All’s fair in love and remodeling.
Griffin Caldwell can’t wait to make a fresh start: new job, new town, new house. He’s even realized the lifelong dream of owning his own home. Except when he arrives, nothing is what he expected, and Griffin’s celebration turns from triumphant to terrible. Not only is his “cute bungalow” a derelict heap, it needs major remodeling work to be livable. And it turns out there’s only one person in town who’s even willing to commit to the project. The first time David Webber talks to Griffin about his disaster zone of a house, he’d like nothing better than to hang up the phone. But he’s stuck. All his grumpy behavior has gotten him is a whole stack of bad reviews online and no clients. From the moment they collide over a busted toilet, sparks and snark fly. The only thing that might be hotter than their mutual animosity is their intense chemistry. Neither of them wants to admit it at first but as the project evolves and their lives intertwine, maybe what they’re working on isn’t just a house. It might even be proof that a caring partnership can build a strong, long-lasting foundation--and an even fiercer love.
Buy Links - Available on Kindle Unlimited
Cover Artist: Cate Ashwood Designs
Release Date: November 6, 2020
Genre/s: Contemporary m/m romantic comedy
Trope: Enemies to lovers
Themes: Starting over, learning to work together
Heat Rating: 3 flames
Length: 55 000 words
It is a standalone story.
“What are you doing?” he asked when he stepped inside and spotted David ripping into a wall.
“Baking a cake,” he responded dryly before muttering to himself, “what does it freaking look like I’m doing? Knitting a damn sweater?”
“What flavor?” Griffin asked, choosing not to respond to the rest.
“The best flavor—chocolate.”
“I beg to differ. Chocolate is good, but nothing beats a super moist red-velvet cake with delicious cream cheese frosting.”
David stared at him, crowbar in one hand, sledgehammer in the other. “Are you saying chocolate cake can’t be moist? Because if so, you’re having the wrong cake.”
“No, not at all. I’ve had some decent chocolate cake. It’s just more dense than other flavors.”
David snorted. “Was there anything else you needed? Or did you just stop by to tell me my choice in cake is dense?”
Griffin crossed his arms over his chest. “You brought up the cake conversation, not me. All I did was ask what you were doing.”
David sighed and looked toward the sagging ceiling, as if searching for a way to respond to Griffin. The ceiling was another thing that had given up in that house. The entire thing looked like it’d just had enough standing up in the battle against the elements, animals, and trespassers. And had definitely gotten tired of doing so alone—since it’d sat empty for so long. It’d given up, finally waving the white flag as tree roots took over and the crushing weight of snow had caused certain parts to cave in. The thought of seeing the house in such despair and feeling the sadness among the walls hurt Griffin’s heart, and he hoped all the time, money, and arguments with David were worth breathing new life into the house. It deserved a chance to shine in all its glory, and even though it didn’t look like much now, the bones were still solid. It just needed some love.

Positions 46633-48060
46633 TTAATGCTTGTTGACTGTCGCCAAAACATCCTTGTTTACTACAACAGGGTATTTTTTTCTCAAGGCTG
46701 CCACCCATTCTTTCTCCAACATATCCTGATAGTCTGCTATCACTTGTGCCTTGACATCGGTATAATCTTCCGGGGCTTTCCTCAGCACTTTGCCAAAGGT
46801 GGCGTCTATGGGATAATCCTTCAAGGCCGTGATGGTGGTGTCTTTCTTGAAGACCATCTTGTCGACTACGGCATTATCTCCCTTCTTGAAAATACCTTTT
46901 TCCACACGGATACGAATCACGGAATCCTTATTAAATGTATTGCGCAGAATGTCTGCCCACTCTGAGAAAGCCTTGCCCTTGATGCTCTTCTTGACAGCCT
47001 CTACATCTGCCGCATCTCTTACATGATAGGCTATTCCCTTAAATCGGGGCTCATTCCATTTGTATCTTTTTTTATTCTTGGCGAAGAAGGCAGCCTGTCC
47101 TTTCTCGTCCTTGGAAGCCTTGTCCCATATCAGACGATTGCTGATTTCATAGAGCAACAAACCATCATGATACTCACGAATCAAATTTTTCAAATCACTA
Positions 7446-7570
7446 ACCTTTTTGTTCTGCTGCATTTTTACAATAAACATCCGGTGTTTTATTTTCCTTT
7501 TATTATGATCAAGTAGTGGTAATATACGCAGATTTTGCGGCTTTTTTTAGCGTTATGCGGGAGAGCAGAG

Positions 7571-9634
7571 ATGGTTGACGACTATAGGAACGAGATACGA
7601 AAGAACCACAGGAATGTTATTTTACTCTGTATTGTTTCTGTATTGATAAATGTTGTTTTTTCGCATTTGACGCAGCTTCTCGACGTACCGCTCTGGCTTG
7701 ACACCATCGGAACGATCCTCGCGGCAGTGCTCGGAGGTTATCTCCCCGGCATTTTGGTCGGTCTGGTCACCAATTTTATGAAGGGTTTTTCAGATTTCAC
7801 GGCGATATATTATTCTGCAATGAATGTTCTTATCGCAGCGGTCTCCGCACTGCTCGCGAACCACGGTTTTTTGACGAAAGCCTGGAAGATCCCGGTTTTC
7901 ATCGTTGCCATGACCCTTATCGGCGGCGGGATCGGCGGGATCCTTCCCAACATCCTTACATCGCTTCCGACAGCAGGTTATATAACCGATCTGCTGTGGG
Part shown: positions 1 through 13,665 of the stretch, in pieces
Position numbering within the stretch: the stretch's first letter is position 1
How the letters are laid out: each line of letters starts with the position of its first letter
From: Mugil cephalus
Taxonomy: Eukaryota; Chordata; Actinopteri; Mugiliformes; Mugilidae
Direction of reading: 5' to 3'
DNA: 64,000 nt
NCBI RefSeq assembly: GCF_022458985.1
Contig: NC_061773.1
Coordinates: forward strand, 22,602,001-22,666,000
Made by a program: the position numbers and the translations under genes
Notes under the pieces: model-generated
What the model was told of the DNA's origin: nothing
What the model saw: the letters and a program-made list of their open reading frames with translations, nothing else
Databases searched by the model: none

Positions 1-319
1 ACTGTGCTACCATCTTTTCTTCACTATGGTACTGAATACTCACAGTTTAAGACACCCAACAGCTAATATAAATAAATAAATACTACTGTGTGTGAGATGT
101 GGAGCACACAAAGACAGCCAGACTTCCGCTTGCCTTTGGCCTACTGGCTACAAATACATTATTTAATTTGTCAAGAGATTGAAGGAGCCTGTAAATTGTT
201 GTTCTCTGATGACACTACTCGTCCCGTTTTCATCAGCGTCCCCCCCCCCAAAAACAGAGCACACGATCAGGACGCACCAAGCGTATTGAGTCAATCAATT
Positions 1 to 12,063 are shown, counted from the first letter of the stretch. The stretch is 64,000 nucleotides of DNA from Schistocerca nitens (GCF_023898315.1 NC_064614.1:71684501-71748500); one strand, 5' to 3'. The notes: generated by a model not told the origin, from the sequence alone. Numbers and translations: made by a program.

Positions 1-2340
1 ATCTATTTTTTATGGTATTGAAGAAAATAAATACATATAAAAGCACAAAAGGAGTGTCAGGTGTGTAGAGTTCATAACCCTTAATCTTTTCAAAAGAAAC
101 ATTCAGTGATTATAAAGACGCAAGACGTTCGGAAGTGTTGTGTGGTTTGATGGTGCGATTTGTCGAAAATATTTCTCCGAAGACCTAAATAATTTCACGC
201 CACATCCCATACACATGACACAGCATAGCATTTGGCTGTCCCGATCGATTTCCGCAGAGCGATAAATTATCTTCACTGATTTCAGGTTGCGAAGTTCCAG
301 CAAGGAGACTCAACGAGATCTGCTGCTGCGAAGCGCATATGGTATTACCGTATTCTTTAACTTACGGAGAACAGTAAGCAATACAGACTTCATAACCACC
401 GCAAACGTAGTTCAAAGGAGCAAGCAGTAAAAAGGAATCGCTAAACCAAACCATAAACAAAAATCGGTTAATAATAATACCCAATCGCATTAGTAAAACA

“When I get asked a question where the answer is obvious, I can’t help but respond with sarcasm.”
“What was that?” Griffin asked, startled by David’s voice. He’d been so lost in thought about his depressing home that he’d forgotten he was in the middle of a conversation with David.
David sighed loudly and muttered under his breath again. “Did you need something? I’m a bit busy here.”
He waved his arm around the room, the one Griffin intended to be his master bedroom, to indicate the piles of drywall he’d ripped down.
“Just wondering if you need any help.”
“We’ve already had this conversation more than once, Griffin. Right now, it’s best if you stay out of the way until I have the basic demolition finished.”
Griffin pursed his lips as he tried not to stare at the way Griffin’s sweaty T-shirt clung to him like a second skin and his jeans hugged his thick thighs like they were drawn on him. Jesus. He could crack walnuts with those thighs.
Even though it was still fairly early in the morning, the sun was already high in the sky and the humidity was even higher. And just walking outside to collect the morning paper would cause sweat to bead on your upper lip and temples. And while Griffin hated it, he had to give his thanks to the weather gods since David had taken his shirt off more than once while doing work. And Griffin couldn’t help but accept the gifts in the form of his bulging, sweating muscles, eagerly. It’d be rude not to, after all.
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A lifelong Oregonian, Beth has just recently moved to North Carolina with her supportive husband and their sweet kitten, Earl Grey. Beth still believes in Keeping Portland Weird, and intends to be just as weird in Raleigh. Beth has been writing practically since she learned the alphabet. Unfortunately, her first foray into novel writing, titled Big Bear with Sparkly Earrings, wasn’t a bestseller, but hope springs eternal. She’s published twenty novels and six novellas.
Brittany was born in Enterprise, Alabama and moved to a small town in Indiana when she was thirteen. And, even though the town is named Kokomo, it’s nothing like the Beach Boys song. During her free time, she loves to read amazing books, watch mindless television, and spend time with family and loved ones. Oh, and squeeze in writing some time throughout the day as well. She is also the mom to an adorable, yet precocious, Border Collie named Delilah. When not doing any of those fun-filled activities, she works at a hospital as a switchboard operator.